Figure S2 presents typical far-field distributions, one with well below [panel (a)], and the other with just above [panel (b)]. In Fig. SS2, the mode exhibits at total of narrow refractive emission lobes. Their directions agree very well with those expected from ray optics indicated by the arrows. The analytically calculated far-field distribution (red line) agrees almost perfectly with the numerical calculation (black line). The nonrefractive emission lobes cannot be recognized since their amplitudes are negligible compared to those of the refractive lobes. It should be noted that the lobes of this example are much broader than those of the corresponding example in Fig. 6(c) of the main text for larger since the ratio between the effective slit size and the wavelength is much smaller here. In Fig. SS2, the directions of the various lobes are very well reproduced by the model although it sometimes fails to predict their amplitude correctly. In general, the ray-based model is less accurate for modes with since the Fresnel reflection coefficients for an infinite interface that are used in the quantization condition are no longer a good approximation close to and above the critical angle. This is evidenced by the prediction of zero losses for such modes by the model, whereas all resonances naturally have a finite in reality. The nonrefractive lobes are no longer narrow but broad and jagged. The model has only been tested for moderately sized cavities [], and not for – like those investigated experimentally, because simulations in this size region are extremely cumbersome. However, thanks to the semiclassical nature of the model, it seems reasonable that it works well for very large cavities.
Appendix C Supplementary Material: Envelope of the far-field distributions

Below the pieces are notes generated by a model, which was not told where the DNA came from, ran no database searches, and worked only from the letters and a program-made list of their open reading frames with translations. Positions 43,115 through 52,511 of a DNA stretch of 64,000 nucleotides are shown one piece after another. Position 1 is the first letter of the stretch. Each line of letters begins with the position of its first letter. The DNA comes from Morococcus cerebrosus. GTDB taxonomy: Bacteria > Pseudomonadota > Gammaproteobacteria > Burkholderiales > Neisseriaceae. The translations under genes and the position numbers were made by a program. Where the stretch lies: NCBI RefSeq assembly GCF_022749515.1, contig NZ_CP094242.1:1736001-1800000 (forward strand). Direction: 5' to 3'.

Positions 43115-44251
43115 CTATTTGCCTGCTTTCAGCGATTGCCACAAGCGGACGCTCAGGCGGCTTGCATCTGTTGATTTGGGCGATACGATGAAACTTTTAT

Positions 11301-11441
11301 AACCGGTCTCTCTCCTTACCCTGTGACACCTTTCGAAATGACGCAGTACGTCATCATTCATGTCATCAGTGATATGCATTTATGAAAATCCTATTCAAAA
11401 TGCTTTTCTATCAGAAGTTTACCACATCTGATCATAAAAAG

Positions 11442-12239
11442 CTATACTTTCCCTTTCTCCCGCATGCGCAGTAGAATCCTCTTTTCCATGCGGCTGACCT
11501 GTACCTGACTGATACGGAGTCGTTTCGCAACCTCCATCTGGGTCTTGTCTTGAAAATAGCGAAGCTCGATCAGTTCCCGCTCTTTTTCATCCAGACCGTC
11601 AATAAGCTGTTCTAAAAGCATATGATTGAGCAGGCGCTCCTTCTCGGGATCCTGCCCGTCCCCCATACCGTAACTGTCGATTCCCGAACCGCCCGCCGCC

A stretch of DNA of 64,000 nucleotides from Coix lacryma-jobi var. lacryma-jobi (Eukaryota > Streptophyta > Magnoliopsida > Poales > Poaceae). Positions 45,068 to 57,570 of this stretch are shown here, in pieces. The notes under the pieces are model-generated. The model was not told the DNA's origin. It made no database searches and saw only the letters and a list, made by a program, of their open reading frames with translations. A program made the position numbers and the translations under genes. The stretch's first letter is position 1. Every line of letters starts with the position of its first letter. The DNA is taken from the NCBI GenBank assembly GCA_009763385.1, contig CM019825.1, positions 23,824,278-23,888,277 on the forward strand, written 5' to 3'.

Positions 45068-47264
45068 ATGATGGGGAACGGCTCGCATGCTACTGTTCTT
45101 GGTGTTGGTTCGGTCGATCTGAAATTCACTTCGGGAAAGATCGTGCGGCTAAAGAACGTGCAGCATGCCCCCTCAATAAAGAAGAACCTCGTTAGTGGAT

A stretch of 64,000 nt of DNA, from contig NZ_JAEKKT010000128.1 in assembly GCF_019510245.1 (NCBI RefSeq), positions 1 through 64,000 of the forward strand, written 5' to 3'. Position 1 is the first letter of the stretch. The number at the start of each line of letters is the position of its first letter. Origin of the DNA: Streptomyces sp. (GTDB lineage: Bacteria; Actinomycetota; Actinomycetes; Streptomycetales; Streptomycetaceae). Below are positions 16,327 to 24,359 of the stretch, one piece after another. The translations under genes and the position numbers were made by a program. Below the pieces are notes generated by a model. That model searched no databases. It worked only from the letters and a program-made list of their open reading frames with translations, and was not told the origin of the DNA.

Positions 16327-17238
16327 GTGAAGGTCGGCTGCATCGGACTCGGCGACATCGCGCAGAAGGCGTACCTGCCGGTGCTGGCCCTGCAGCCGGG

The fast oscillations of the far-field intensity distribution are not visible with an angular resolution of , and the measured far-field patterns are hence compared with the envelope of the model far-field distributions. The terms in the square brackets in Eq. (S6), for example the first term of the equation,
(S7) |
feature these very fast oscillations due to the and functions with the argument . The envelope of is calculated by considering as an independent variable and replacing it by the value
(S8) |
for which becomes extremal, yielding
(S9) |
Analogous formulas are obtained for the other terms. The function that is fitted to the experimental data can be further simplified since for the parameter range of interest only one of the terms contributes significantly to each emission lobe. So for example the lobe around is fitted by the formula
(S10) |
where the only two fit parameters are the amplitude and the angle of incidence which is related to the momentum vector components via and .
Each lobe of the measured far-field intensity distribution was fitted separately in the range where by Eq. (S10) or a corresponding expression. TE polarization was used. The envelopes of the far-field distributions are almost identical for the different symmetry classes and hence fitting the formula for another symmetry class to the experimental data yields nearly the same parameters and an equally good agreement. The effective refractive index of was assumed to be a constant since the shape of the envelope depends very little on it, and the fits are insofar independent of as the fit yields practically the same value for for a wide range of values of .
Footnotes
- Poly(methyl methacrylate) PMMA A6 resist by Microchem.
- 4-(Dicyanomethylene)-2-methyl-6-(4-dimethylaminostyryl)-4Hpyran by Exciton.
- For a video of the rotating square microlaser please see the Supplementary Material at http://dx.doi.org/10.1209/0295-5075/113/54002